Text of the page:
Believe in Me
The concept of dialogic communication has been fascinating me recently and Barnardo's ‘Believe in Me’ campaign from 2016 really piqued my interest (Barnardo's - Believe in me, 2016).
Barnardo’s is one of the most popular and respected charities in the UK (Braegen, n.d.) and the largest children’s charity operating in every community of the country (FCB Inferno, n.d.). In 2016 Barnardo’s wanted to build awareness about the work it does and reach a more diverse and modern-day audience (FCB Inferno, n.d.). Barnardo’s strategy for the next ten years was evolving as it saw a steep increase in the demand for its services at an alarming rate, with a 30% increase in demand for Child Sexual Exploitation services in the past year alone (Stand Agency, n.d.). Thus, needing Barnardo’s more than ever to generate public support in the form of donations, and support from decision makers to push through policy.
Barnardo’s and the agencies (FCB Inferno, Braegen and Stand Agency) working with it to build the ‘Believe in Me’ campaign “ripped up the rulebook of children’s charity advertising, eschewing sad eyes and sorrow filled music for something far more powerful” (FCB Inferno, n.d.). To start with, as the charity used to support over 200,000 vulnerable children every year through its 900 services across the UK at that time, the campaign was not designed by the Barnardo’s and its agencies, but the campaign was co-constructed with 100s of children from all corners of the country (Braegen, n.d.).
A competition on the theme ‘My Proudest Achievement’ was organized to be demonstrate, through imagery, videos, paintings and poems, the positive impact that Barnardo’s in having on children who do not always have the care and support of parents or carers (Braegen, n.d.). The best creations were publicised online and offline to highlight the “importance of family to children’s development and the crucial support that Barnardo’s provides for vulnerable children with no or little family support” (Braegen, n.d.).
The second part of the campaign was a 60-second film created by FCB Inferno with the objective to show (build knowledge) “Barnardo’s children as the heroes of their own stories, defiantly and directly addressing our audience” and to persuade the audience that “no matter how tough the circumstances, children have an incredible ability to bounce back and transform their lives” (FCB Inferno, n.d.). The film featured five young children overcoming the trauma of their past to through powerful and mesmerizing performance that helped them move towards a brighter future that awaits them (FCB Inferno, n.d.).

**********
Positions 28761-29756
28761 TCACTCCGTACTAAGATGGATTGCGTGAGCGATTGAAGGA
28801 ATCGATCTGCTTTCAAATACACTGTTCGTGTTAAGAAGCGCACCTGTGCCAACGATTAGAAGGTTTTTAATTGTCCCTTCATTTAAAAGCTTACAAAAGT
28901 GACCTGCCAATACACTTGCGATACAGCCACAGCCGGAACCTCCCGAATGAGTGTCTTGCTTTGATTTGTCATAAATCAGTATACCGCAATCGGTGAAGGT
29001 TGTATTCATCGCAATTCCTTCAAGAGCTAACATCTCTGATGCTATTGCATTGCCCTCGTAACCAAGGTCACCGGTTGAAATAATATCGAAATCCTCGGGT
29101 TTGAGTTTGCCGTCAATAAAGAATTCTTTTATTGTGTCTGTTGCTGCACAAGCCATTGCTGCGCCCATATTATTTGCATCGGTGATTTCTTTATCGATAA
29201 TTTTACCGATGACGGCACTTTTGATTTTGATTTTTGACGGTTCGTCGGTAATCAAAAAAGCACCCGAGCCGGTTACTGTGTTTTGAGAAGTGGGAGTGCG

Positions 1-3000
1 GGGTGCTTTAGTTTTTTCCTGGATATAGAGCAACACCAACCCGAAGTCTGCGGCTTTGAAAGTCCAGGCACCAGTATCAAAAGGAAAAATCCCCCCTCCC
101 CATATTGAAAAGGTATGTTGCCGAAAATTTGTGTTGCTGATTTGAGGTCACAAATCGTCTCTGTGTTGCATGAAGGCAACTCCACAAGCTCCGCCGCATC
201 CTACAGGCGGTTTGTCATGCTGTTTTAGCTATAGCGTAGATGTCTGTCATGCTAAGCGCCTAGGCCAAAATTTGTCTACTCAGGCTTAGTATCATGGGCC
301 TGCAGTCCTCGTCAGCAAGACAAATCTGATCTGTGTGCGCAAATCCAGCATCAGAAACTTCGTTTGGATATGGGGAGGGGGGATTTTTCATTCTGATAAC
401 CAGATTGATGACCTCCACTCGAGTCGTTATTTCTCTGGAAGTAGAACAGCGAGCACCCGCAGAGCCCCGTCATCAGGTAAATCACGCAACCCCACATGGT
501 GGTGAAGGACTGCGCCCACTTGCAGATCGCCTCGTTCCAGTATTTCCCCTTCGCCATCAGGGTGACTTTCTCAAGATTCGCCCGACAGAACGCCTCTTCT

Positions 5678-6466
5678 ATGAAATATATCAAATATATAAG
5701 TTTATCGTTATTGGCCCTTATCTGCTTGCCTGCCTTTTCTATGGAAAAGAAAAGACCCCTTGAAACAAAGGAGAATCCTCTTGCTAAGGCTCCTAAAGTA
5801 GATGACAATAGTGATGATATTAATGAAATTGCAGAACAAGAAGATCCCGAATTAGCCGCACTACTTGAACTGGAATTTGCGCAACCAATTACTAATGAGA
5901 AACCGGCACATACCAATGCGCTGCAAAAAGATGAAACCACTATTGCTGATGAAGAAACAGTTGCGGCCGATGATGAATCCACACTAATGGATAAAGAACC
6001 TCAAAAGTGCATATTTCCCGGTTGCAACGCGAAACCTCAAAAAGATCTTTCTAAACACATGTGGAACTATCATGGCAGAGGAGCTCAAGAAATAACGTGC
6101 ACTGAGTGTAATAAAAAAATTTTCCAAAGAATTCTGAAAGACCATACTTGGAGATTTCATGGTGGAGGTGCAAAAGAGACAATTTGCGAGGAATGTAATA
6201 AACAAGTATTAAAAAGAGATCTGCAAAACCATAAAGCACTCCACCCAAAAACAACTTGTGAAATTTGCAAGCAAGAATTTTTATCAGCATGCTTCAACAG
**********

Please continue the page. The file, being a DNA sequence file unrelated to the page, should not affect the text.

This film was complimented with individual short films that dive deeper into each of the five children’s stories, showing the full transformation they went through and an online campaign that was tailored for each social channel allowing the audience to have deeper engagement (FCB Inferno, n.d.). A print campaign was also launched that highlighted the individual stories with the message, “Don’t pity me. Believe in me.” (FCB Inferno, n.d.).
The campaign won fifteen awards, including a Bronze at Cannes International Festival of Creativity (FCB Inferno, n.d.) and was termed a tearjerker for the audience (Yahoo News UK, 2016).
Barnardo's - Believe in me. (2016, September 22). Barnardo's | Believe in Me | 2016 [Video]. YouTube. https://www.youtube.com/watch?v=XnIcd4uJHao
Braegen. (n.d.). Creating event impact – co-constructing a campaign with children. Retrieved June 28, 2021, from https://www.braegen.co/barnardos-case-study
FCB Inferno. (n.d.). Believe in Me Barnardo’s. Retrieved June 28, 2021, from https://www.fcbinferno.com/work/case-studies/believe-in-me/
Stand Agency. (n.d.). Barnardo’s – Believe In Me. Retrieved June 28, 2021, from https://www.standagency.com/believe-in-me/
Yahoo News UK. (2016). Barnardo’s apologises for making audiences cry in tearjerking advert. https://uk.news.yahoo.com/barnardo-apologises-making-audiences-cry-102232985.html